My mom was a great cook, as many Southern women are, and I remember her boiled shrimp vividly. I don’t know what she boiled them in but it was enough to have created a signature taste, had there been others around to compare at the time. I could have picked hers out blindfolded. When I was a small child and we lived in Jackson, Mississippi, I recall sneakily opening the refrigerator door and pilfering a few now and then that she might have been saving for company or just for dinner later. No need for sauce, they were just that good right out of the bowl.
When we moved to Pascagoula on the Gulf Coast, shrimp were readily available right off the boat in the small craft harbor and my mom took full advantage of that. She developed other specialties, including Shrimp Creole. My family benefited from this interest as the shrimp menu expanded. My job was to “head” the little critters and our big yellow cat Precious would practically explode with envy if he happened to be in the house at the time.
A rendezvous with destiny (or, in this case, shrimp)
When Gail and I got married and began celebrating Christmas with her family in Nashville, I decided to bring a little of the Gulf Coast to the occasion by boiling shrimp. This might seem unusual but I remember my mom having boiled shrimp right alongside turkey and dressing frequently during the holidays. As an adult, I wanted to emulate her in creating a distinct shrimp boil concoction. What could I use to make it unique to me? Ah, ha! Dry barbecue spices from The Rendezvous restaurant in Memphis. After all, as a Tennessee resident now, why not pay homage to one of this state’s famous specialties, barbecue.
I love Memphis-style dry-rub and The Rendezvous spices can be bought in Nashville grocery stores or ordered online. Mixing that in with crab boil plus additional cayenne, black pepper, lemon & Tabasco sauce will really give your shrimp the flavor that will make you imitate the bandits in The Treasure of the Sierra Madre as you paraphrase them, saying, “Sauces? We don’t need no stinking sauces!”
Don’t get me wrong, I do make sauce, too. Usually, just a “heapin’ helpin’” of fresh ground, course cut horseradish in ketchup with lemon and hot sauce on the side, so each person can add the lemon and heat to their taste. It is my opinion that Tabasco is twangier than Crystal, which seems sweeter to me. But both are hot and will allow some flexibility and make you a hero to those who prefer either one.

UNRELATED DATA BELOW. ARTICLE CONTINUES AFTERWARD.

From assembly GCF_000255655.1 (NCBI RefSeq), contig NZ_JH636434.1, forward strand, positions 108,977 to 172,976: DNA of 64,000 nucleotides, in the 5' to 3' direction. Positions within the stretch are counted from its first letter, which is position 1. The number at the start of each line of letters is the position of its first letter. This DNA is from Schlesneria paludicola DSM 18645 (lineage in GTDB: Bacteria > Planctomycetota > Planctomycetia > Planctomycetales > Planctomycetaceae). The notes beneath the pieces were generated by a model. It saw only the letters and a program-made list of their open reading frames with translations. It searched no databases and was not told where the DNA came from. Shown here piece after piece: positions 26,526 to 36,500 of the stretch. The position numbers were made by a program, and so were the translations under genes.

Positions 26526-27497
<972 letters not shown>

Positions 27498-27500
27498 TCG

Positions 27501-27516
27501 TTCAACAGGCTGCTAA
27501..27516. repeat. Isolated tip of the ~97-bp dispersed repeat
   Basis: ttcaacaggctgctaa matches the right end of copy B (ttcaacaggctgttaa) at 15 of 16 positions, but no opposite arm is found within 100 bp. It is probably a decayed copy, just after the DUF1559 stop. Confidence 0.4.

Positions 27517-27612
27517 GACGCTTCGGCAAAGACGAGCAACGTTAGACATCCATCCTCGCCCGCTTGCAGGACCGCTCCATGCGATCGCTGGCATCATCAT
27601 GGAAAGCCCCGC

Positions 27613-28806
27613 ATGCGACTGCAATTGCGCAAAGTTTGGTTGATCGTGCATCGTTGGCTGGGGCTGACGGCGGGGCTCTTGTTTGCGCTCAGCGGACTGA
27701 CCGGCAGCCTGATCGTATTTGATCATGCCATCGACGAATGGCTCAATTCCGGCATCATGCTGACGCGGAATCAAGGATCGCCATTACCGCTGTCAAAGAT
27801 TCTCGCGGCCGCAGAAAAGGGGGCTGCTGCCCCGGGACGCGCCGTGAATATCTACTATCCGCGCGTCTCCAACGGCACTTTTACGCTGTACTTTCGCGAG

To borrow the title of the book Gene Wilder finds in Young Frankenstein, “How I Did It!”
You’re on your own about how much of everything to use, but here’s what’s in it. I just refer to the amounts I use as “generous.” It may take you a time or two of testing, but you’ll enjoy your mistakes a lot, too!
U.S. domestic wild shrimp (this is very important and the subject of another blog)
Pan of water
Lots of fresh ground black pepper
At least one lemon, sliced in eighths
Charlie Vergos Rendezvous Famous Seasoning
How I do it:
Drink a sip of cold beer (not an official ingredient, but a great mood setter for the cook)
Pour a bunch of water in a pot and start it to boiling.
Squeeze the lemons into the water, dropping the peels in, as well.
Add the crab boil & stir.
Drink some beer while the water heats.
Add the Rendezvous spices (generously), stir.
Add some cayenne pepper, stir.
Take a pepper grinder with black pepper and grind the pepper into the water enough to where you can see the pepper appear on the sides of the lemon peelings and throughout the water. Stir.
Add some Tabasco sauce. Stir.
When the water comes to a full boil, put the shrimp in and set a timer for three minutes.
At the end of three minutes, stir with a wooden spoon and if the shrimp look and feel like they’re done, take ‘em out. If they don’t look and feel like they’re done, leave ‘em in but no longer than a minute or a minute and a half.
Pour the whole thing into a colander in the sink, be impressed with the steam as she fogs up your glasses, have another swig of beer and let the shrimp cool to the point where you won’t burn your hands if you try to peel one or two before you chill ‘em.
Chill (applies to both you and the shrimp) and then eat ‘em, with or without sauce.